Over at the Journal of Medical Ethics blog, Iain Brassington has picked up on what he describes as ‘slightly peculiar’ post by Peter Saunders in which he poses ten questions that the media doesn’t – allegedly – ask about abortion.
Iain’s posted his own answers here, and just for shits and giggles I’d thought give Saunders’ questions a go as well, so…
1. You say you support a woman’s right to make her own reproductive choices in regards to abortion and contraception. Are there any restrictions you would approve of?
Like Iain, there are lots of restrictions I approve of, not least restricting the performance of terminations to appropriately qualified medical practitioners. I’d guess that what Peter’s fishing for here is something on which he can hang a charge of hypocrisy and on that score I’m afraid I’m not going to bite. I’m neither stupid enough, or naive enough, to try and tackle a complex issue like abortion in terms of crass moral/ethical absolutes.
The reasoning behind my own personal position on abortion, which is supportive of abortion on request up to 24 weeks gestation without all the unnecessary and outdated fannying about with mandatory second opinions and artificial legal criteria – after that the issues become more complex and really need to be considered on case by case basis – takes in everything from research into the neurological development of the foetus to Humean ethics, Isaiah Berlin’s work on the balancing of incommensurable rights and J S Mill’s harm principle, so its not something that can easily be boiled down to a crude debate on absolutist positions.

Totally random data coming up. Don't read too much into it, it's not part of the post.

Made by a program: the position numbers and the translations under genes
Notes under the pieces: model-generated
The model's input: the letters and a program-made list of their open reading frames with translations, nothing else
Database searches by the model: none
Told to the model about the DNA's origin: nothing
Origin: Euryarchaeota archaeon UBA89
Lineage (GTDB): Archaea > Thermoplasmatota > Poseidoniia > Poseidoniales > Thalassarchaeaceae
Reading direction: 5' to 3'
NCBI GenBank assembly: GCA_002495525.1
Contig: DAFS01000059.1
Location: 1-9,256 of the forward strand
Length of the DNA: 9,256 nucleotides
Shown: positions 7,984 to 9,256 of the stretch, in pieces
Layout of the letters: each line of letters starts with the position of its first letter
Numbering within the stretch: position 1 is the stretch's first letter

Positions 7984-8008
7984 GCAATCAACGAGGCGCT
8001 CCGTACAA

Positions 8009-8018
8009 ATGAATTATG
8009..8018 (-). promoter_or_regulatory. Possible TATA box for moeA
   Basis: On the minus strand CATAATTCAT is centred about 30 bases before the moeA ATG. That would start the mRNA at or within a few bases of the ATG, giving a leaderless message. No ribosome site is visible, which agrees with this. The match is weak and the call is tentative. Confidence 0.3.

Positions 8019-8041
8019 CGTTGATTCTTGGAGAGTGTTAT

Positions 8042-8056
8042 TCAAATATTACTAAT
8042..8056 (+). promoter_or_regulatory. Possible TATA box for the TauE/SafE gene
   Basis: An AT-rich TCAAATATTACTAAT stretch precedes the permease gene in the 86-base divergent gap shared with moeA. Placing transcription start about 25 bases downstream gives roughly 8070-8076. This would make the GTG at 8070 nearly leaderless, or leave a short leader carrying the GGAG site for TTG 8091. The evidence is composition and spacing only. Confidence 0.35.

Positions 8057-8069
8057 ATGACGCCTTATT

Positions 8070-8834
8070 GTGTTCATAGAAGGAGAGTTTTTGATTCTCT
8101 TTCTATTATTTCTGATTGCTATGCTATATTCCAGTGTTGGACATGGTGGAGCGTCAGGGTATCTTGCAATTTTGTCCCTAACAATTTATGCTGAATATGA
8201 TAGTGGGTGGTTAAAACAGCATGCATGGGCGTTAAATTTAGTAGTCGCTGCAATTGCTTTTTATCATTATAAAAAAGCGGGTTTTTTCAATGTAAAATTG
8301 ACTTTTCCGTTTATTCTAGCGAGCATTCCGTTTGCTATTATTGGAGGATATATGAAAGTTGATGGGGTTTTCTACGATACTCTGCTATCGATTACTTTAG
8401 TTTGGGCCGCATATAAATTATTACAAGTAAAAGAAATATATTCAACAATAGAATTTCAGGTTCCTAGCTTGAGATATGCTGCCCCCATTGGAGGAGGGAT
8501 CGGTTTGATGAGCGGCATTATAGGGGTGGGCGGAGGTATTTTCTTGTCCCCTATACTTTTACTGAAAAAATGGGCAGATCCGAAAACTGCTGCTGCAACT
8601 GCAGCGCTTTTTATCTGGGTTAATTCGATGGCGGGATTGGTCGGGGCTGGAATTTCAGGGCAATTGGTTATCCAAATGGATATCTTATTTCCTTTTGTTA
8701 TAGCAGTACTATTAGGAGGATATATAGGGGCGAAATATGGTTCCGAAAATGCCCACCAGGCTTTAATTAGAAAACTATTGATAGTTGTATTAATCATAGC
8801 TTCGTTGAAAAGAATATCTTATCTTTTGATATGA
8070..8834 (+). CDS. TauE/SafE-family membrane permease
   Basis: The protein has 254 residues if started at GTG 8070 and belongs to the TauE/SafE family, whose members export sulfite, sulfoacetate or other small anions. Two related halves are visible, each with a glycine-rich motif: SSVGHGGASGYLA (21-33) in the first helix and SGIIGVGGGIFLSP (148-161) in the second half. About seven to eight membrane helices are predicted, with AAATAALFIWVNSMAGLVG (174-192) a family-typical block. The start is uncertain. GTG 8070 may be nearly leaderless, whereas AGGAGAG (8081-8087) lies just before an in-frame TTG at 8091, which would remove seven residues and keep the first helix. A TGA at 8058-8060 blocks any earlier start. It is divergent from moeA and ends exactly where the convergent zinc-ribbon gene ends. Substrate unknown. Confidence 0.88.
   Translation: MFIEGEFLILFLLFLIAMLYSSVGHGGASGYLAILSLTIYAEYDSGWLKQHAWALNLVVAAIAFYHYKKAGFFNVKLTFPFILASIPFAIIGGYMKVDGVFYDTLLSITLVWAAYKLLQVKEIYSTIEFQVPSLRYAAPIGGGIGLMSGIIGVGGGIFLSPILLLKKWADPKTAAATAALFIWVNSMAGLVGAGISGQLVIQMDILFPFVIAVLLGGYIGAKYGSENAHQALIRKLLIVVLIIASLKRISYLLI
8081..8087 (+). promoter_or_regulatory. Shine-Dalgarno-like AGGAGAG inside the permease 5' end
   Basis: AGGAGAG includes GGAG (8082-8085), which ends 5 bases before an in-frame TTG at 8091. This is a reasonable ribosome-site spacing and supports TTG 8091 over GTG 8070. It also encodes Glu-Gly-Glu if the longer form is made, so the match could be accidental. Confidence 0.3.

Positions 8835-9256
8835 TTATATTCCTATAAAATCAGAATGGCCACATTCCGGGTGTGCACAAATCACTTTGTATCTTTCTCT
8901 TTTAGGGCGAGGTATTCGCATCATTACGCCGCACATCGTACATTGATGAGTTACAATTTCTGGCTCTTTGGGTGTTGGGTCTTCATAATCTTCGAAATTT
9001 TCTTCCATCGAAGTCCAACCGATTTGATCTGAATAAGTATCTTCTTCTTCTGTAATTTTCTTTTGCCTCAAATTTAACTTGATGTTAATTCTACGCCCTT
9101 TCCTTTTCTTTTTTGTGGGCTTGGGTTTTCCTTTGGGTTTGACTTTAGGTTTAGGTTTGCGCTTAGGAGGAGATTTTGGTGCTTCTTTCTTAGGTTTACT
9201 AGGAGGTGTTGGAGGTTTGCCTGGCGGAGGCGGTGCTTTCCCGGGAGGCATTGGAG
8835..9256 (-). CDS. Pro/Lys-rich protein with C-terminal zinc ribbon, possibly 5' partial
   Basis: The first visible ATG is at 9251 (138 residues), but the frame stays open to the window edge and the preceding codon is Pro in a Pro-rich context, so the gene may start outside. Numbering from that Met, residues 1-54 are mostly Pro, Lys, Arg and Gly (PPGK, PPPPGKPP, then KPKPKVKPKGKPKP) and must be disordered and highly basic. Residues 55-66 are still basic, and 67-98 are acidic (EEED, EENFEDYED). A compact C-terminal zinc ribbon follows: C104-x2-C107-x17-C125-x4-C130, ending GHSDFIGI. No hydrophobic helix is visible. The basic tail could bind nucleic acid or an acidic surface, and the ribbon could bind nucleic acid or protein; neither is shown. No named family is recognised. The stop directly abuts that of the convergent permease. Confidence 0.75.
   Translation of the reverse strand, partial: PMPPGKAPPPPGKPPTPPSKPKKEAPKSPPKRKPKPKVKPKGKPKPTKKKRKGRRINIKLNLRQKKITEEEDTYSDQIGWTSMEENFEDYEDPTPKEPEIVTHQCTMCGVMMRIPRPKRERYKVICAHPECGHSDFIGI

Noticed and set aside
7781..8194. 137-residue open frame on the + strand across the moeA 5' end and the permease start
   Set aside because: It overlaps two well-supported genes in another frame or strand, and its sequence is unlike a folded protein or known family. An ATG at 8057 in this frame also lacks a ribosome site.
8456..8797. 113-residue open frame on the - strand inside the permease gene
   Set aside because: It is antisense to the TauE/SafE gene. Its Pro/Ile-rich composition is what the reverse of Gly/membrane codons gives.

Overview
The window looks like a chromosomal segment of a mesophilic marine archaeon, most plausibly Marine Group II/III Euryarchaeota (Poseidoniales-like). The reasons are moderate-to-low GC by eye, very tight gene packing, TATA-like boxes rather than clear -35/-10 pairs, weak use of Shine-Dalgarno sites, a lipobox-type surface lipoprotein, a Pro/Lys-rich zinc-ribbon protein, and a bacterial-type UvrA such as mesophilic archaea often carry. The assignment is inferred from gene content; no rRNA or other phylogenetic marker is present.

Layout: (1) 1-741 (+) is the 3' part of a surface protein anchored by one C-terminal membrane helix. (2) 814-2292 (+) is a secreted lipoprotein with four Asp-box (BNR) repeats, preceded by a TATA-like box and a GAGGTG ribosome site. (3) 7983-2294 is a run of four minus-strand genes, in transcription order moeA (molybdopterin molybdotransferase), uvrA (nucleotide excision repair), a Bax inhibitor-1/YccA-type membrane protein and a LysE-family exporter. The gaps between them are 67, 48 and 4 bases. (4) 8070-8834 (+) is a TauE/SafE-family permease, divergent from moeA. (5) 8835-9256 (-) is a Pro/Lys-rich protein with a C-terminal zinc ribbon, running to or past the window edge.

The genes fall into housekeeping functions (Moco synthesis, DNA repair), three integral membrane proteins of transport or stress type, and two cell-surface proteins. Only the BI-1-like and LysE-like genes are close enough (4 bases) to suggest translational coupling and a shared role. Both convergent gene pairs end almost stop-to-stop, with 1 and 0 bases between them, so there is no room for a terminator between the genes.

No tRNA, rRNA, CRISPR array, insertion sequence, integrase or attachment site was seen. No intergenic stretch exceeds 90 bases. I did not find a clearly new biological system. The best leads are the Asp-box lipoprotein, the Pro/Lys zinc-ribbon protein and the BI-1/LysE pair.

2. In 2010, The Economist featured a cover story on “the war on girls” and the growth of “gendercide” in the world – abortion based solely on the sex of the baby. Does this phenomenon pose a problem for you or do you believe in the absolute right of a woman to terminate a pregnancy because the unborn fetus is female?
Again with the crass absolutes and lack of nuance. Yes, sex-selective abortion is problematic but the problem doesn’t lie with the cultural and, often, religious attitudes that wrongly place a premium on one gender – typically, male – over another. In short, where the problem lies is in the prevalence of misogynistic asshattery in certain cultures and it’s that we need to tackle, not sex-selective abortion itself as this in only a symptom of the real problem, not the cause.
3. In many states, a teenager can have an abortion without her parents’ consent or knowledge but cannot get an aspirin from the school nurse without parental authorization. Do you support any restrictions or parental notification regarding abortion access for minors?
As long as woman is legally competent to make the decision on whether or not go ahead with a termination, age is irrelevant and the test of competence in law is one of fact, not age. As regards the aspirin thing, I really couldn’t give a toss.
4. If you do not believe that human life begins at conception, when do you believe it begins? At what stage of development should an unborn child have human rights?
Not this old chestnut again.